Passenger traffic ends the year on strong footing with a rise of 5% in December and for the year
Posted: 3 February 2012 | ACI | No comments yet
International passengers has risen by almost 7 percent year over year…
The international traveller is leading the global growth curve in passenger traffic since the stock of international passengers has risen by almost 7 percent year over year in December 2011.
Overall passenger traffic posted gains of 5 percent for both the month of December and the entire year as compared to 2010. In contrast, growth in global freight was flat as compared to December 2010. Albeit, this is a positive indicator in the context of the last seven months where global freight posted consecutive year over year declines. For the year, air freight was down by -1 percent.
A glimpse into selected emerging market airports in 2011
A substantive contributor to global growth patterns in passenger traffic can be attributed to the Asian contingent of airports. With a combined total of over 200 million passengers annually, the Chinese airports of Beijing (PEK), Shanghai (PVG; SHA), Chengdu (CTU) and Shenzhen (SZX) have all experienced buoyant growth in 2011. Indonesia and India are other examples of airports that display properties of exponential growth in their passenger traffic. New Delhi (DEL) and Jakarta (CGK) both registered phenomenal growth rates for 2011 in the vicinity of +20 percent as compared to 2010. Brazilian airports are another major source fuelling the rise in passenger traffic growth. As the country capitalizes on its demographic asset, Rio de Janeiro (GIG) and São Paulo (GRU) each had robust growth of +25.7 percent and +10.7 percent respectively. Despite the financial risks and economic slowdown that has persisted in European economies, Europe as a whole recorded gains of close to 9 percent for 2011. While the month of April helped boost traffic figures due to the ash cloud that shutdown European airspace in April 2010, other sources of growth can be attributed to the emerging markets within Europe such as the growing economies of Turkey and Russia. Istanbul (IST) and Moscow, Sheremetyevo (SVO) airports both posted double digit gains of +16.3 percent and +16.7 percent respectively.
Air freight: A mixed picture in 2011
While air freight began the year in positive territory in 2011, a sustained decline in growth rates was apparent from the month of May and thereafter where growth only converged to zero percent in December 2011. While air freight declined by almost -1 percent globally in 2011, the results are mixed from region to region. While both Asia-Pacific and North America experienced declines of almost -2 percent, and with the Middle East facing a decline of almost -1 percent, the rest of the world saw gains in their respective regions. Remarkably, despite the economic woes stemming from the financial risk of default and austerity, the net result for major European airports participating in this report is a gain of almost +2 percent in the volume of air freight. While Africa and Latin America-Caribbean presently have less overall weighting on the trend in total global air freight, several economies within these two regions have been unfettered by the slowdowns in northern regions. In summary, Africa posted a gain of +10.6 percent and Latin America-Caribbean increased by +5.4 percent in 2011 as compared to the previous year.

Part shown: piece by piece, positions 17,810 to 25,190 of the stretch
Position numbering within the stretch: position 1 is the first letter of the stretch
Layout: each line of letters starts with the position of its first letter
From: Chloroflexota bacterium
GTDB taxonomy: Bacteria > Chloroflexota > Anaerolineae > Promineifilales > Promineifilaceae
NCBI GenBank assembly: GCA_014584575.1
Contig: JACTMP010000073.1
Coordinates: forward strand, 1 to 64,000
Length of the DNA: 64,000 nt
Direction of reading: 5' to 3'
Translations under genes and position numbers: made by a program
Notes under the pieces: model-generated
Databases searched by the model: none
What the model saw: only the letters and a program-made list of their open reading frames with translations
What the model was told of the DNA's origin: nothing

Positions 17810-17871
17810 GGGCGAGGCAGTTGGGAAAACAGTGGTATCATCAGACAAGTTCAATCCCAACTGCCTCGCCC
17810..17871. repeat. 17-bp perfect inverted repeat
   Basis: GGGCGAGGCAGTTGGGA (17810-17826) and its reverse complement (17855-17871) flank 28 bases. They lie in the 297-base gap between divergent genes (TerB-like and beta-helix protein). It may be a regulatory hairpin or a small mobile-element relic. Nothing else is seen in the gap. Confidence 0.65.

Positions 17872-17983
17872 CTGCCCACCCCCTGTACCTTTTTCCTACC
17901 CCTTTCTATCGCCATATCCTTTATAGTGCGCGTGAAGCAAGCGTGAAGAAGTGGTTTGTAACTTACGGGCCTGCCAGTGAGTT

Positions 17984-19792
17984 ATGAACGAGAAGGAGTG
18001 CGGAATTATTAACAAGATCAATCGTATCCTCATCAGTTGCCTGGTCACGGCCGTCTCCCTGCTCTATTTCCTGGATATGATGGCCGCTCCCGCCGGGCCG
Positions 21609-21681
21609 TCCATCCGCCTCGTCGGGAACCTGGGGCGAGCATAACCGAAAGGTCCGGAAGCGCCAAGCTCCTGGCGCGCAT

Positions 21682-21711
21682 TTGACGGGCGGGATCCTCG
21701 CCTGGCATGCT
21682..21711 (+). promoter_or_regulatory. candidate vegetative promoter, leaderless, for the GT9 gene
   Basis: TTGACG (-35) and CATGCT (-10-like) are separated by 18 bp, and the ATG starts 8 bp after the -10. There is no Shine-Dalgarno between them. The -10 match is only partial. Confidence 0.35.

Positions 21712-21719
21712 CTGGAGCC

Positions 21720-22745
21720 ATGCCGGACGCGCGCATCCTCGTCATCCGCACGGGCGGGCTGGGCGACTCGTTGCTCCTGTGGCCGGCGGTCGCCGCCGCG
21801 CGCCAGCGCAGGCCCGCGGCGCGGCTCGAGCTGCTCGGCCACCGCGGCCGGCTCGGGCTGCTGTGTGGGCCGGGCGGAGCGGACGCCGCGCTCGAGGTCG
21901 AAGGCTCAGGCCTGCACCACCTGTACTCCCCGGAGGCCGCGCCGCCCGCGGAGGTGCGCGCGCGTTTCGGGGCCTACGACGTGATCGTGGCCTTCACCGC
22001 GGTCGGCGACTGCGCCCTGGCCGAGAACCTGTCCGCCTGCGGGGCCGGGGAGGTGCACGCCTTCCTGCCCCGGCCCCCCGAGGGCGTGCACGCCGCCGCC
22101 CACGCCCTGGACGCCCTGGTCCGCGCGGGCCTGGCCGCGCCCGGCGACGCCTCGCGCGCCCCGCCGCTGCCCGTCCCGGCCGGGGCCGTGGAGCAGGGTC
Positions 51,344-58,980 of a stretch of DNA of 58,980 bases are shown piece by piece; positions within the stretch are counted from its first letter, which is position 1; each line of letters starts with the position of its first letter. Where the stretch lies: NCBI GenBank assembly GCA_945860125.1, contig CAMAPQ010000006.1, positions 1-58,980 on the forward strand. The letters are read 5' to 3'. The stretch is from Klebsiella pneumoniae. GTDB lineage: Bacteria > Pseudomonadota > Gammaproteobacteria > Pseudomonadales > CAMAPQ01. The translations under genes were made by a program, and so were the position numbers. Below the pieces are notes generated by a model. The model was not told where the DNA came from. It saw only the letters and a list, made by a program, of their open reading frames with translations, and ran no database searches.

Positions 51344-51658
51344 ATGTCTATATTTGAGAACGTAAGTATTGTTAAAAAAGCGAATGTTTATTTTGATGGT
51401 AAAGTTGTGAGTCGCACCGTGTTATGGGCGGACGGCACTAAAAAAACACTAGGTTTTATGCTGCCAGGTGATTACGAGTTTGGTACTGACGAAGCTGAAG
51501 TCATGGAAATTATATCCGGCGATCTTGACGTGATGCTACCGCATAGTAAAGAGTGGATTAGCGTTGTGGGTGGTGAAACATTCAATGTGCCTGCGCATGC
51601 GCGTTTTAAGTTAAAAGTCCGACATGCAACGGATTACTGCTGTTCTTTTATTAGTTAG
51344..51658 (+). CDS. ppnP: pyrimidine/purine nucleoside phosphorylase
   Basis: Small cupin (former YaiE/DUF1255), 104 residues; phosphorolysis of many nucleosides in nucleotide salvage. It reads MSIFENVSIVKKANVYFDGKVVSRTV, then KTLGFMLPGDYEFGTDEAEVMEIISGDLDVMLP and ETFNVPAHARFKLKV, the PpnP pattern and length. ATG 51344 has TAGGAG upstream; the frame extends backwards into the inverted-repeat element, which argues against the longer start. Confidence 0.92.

ACI World’s Director of Economics Rafael Echevarne commented, “Based on our latest survey results of major airports globally, 2011 was another banner year for overall passenger growth in face of the myriad of global economic risks and environmental calamities. From a global perspective, the international traveller in 2011 appears to have been immune to these manifestations. Air freight, on the other hand, appeared to be more elastic or sensitive to the economic situation within countries and among trading partners. As governments slowly adopt the necessary austerity measures to deleverage their balance sheets, certain economies may experience an economic slowdown in the short run thereby having an impact on international trade. However, as business confidence resumes, so will global trade in air freight.”